Beirut blast: Donors want reforms in return for aid
August 9, 2020
International donors pledged "not to let the Lebanese people down" after the Beirut blast, but said the government needed to commit to reforms. Nearly $300 million was raised at the UN-backed donor conference.
Foreign countries called for an "impartial, credible and independent inquiry" into the massive Beirut explosion at the virtual donor conference on Sunday, and requested the Lebanese authorities to fully commit to reforms demanded by protesters.
"In these horrendous times, Lebanon is not alone," the donors said following the UN-backed event hosted by France's Emmanuel Macron.
The international community would provide "major resources" and "not let the Lebanese people down," said the representatives of the US, the EU, China, Egypt and dozens of other nations. The conference raised €253 million ($298 million) in humanitarian relief, the French presidency said.
The donors said the assistance would be "directly delivered to the Lebanese population." Previously, observers warned that funds might be diverted due to widespread corruption.
"Lebanon's future is at stake," Macron said in his opening speech.
IMF says Lebanon needs reforms to 'unlock' money
The International Monetary Fund (IMF) said they were ready to "redouble" their efforts to help Lebanon after the blast, but said the country needed to commit to "much-needed reforms" before getting the money.
"Commitment to these reforms will unlock billions of dollars for the benefit of the Lebanese people," said IMF managing director Kristalina Georgieva.
The IMF urges a wider social safety net, but also calls for the restoring solvency of public finances and mechanisms to prevent outflow of capital and curb losses made by state-owned companies.
Georgieva slammed the "shortage of political will" to implement changes.
Germany's Foreign Minister Maas previously also called for political reforms in Lebanon, saying that even before the disaster, the country was facing "enormous challenges."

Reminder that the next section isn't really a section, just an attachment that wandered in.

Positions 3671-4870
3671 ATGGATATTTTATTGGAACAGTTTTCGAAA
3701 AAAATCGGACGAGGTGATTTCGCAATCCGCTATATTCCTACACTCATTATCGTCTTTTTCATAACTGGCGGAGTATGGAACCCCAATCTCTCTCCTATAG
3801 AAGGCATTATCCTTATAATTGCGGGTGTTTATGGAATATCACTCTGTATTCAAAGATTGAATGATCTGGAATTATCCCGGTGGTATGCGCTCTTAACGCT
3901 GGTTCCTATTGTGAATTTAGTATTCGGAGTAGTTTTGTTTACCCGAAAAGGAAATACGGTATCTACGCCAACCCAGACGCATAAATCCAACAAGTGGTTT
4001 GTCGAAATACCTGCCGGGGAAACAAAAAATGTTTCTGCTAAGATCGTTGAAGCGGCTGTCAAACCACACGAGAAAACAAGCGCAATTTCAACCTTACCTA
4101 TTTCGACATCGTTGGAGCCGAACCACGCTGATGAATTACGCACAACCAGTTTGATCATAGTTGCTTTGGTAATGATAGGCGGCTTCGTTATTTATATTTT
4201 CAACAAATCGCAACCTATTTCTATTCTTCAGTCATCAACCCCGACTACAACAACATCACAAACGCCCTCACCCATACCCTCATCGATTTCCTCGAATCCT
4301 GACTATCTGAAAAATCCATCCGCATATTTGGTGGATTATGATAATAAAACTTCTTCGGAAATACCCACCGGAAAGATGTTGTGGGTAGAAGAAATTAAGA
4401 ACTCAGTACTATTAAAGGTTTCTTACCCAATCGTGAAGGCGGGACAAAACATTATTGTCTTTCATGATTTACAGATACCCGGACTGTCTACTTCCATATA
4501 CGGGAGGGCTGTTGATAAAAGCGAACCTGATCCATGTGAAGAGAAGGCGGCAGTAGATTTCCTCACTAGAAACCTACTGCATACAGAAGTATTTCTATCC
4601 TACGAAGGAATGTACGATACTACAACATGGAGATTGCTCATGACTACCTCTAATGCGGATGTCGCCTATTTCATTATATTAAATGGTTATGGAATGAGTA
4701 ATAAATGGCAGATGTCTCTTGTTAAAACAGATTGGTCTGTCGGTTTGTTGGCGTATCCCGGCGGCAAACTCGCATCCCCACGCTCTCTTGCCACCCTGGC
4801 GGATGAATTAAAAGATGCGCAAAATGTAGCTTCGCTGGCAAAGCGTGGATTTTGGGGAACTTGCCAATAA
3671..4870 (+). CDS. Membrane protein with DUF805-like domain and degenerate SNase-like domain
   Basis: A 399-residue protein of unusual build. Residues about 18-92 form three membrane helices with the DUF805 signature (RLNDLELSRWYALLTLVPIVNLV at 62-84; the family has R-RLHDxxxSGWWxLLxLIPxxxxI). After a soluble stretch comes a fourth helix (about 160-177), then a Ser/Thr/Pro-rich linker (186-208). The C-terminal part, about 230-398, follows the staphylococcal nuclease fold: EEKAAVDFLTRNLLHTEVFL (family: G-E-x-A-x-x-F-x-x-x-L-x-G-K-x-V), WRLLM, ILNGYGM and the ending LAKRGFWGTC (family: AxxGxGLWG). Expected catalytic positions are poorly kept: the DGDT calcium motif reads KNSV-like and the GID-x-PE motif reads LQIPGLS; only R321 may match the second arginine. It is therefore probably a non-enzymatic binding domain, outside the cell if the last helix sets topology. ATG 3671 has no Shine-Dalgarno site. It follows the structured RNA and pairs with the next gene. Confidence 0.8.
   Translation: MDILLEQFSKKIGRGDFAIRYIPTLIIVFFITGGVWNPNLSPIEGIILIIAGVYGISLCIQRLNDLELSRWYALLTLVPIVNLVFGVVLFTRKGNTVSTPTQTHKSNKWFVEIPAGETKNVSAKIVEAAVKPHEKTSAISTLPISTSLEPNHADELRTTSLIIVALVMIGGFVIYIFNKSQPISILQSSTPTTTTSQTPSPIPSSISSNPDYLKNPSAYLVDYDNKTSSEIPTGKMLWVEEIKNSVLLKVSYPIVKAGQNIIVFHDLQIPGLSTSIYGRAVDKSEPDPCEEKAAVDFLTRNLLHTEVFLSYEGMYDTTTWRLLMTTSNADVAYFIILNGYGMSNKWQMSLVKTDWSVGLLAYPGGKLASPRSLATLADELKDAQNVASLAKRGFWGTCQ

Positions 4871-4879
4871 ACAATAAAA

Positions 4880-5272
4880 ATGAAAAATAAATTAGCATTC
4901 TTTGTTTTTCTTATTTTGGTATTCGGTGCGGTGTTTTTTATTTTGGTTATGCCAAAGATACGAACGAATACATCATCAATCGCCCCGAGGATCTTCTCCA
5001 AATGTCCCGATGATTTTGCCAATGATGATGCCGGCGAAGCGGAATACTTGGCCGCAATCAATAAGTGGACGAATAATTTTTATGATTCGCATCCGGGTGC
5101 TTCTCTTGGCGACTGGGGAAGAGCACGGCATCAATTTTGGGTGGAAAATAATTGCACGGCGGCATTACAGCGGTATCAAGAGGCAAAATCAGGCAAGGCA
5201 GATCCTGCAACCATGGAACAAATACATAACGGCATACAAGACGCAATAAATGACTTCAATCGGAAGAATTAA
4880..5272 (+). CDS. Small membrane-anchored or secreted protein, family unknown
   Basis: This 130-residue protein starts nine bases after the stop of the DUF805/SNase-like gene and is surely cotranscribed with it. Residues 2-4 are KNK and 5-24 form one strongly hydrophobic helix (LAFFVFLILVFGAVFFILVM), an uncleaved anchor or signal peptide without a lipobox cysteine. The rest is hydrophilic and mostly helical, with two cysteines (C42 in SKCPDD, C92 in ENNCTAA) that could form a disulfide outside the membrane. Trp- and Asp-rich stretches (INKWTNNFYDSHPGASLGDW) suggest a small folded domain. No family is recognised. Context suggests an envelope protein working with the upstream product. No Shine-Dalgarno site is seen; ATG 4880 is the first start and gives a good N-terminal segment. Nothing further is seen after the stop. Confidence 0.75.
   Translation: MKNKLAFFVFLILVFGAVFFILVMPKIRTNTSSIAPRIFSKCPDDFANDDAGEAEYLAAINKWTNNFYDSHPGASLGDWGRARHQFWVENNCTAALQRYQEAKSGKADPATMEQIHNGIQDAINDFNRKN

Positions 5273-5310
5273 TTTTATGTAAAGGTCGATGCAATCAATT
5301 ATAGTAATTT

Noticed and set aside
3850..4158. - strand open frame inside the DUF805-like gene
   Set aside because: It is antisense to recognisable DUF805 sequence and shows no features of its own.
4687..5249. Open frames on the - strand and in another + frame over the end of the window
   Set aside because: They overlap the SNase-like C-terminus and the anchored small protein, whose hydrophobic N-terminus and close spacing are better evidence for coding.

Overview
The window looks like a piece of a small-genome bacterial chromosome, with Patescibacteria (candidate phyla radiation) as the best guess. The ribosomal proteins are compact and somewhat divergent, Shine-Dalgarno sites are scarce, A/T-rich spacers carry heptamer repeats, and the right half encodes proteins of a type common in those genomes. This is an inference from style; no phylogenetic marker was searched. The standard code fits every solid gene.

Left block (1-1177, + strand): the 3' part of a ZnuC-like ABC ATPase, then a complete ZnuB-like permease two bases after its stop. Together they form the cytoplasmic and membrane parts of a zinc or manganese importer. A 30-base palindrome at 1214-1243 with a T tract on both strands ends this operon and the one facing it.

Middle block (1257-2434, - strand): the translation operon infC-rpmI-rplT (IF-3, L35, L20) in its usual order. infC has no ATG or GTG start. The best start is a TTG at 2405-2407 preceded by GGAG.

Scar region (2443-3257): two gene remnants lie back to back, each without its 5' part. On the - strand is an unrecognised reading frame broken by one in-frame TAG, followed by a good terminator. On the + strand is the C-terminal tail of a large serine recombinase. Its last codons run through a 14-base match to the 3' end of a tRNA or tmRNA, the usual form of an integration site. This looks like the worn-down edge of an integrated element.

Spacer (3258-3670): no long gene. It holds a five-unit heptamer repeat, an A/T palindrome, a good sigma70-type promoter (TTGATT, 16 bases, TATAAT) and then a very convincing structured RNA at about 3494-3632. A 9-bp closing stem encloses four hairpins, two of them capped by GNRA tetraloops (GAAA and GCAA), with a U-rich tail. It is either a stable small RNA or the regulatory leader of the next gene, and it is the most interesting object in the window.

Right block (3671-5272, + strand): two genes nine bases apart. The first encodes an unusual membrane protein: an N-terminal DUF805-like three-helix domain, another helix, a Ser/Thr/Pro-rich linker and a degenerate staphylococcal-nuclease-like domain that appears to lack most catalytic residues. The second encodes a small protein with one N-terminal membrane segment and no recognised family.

"Without the urgently needed reforms there cannot be sustainable reform," he told Bild am Sonntag.
DW correspondent Bernd Reigert said the aid was to be distributed as emergency disaster relief that would be channeled through international relief organizations rather than the government. He added that power struggles within Lebanon had crippled the country economically.
"The country was already bankrupt before the blast struck Beirut on Tuesday," he said. "This is also now an opportunity for the international community maybe to overcome this old system that hasn't worked in Lebanon so far."
Hundreds of thousands left homeless
Ahead of the conference, Maas pledged €10 million ($11.79 million) in emergency aid to Lebanon after the deadly blast in Beirut earlier in the week.
"The people of Beirut need our help and they need our hope," Maas told the German Bild am Sonntag newspaper.
Germany had pledged an initial €1.5 million in aid in the immediate aftermath of the explosion.
The huge explosion, caused by ammonium nitrate that was stored at the city's port, killed over 150 people, injured 6,000 and left some 300,000 homeless.
US President Donald Trump urged the Lebanese government to conduct a "full and transparent investigation" into the blast and said the US was "ready to assist" with the probe.
As protesters continue to vent their anger at the government in the Arab country, Trump also "called for calm in Lebanon and acknowledged the legitimate calls of peaceful protesters for transparency, reform, and accountability."
Previously, Trump said the US had sent medical supplies, food and water to Lebanon. "Everyone wants to help!" he wrote on Twitter.
Widespread protests in Beirut have demanded major reforms, with many blaming corruption and incompetence in the heart of the Lebanese government. Tens of thousands of people earlier this week signed a petition for France to take temporary control of the Middle Eastern former colony.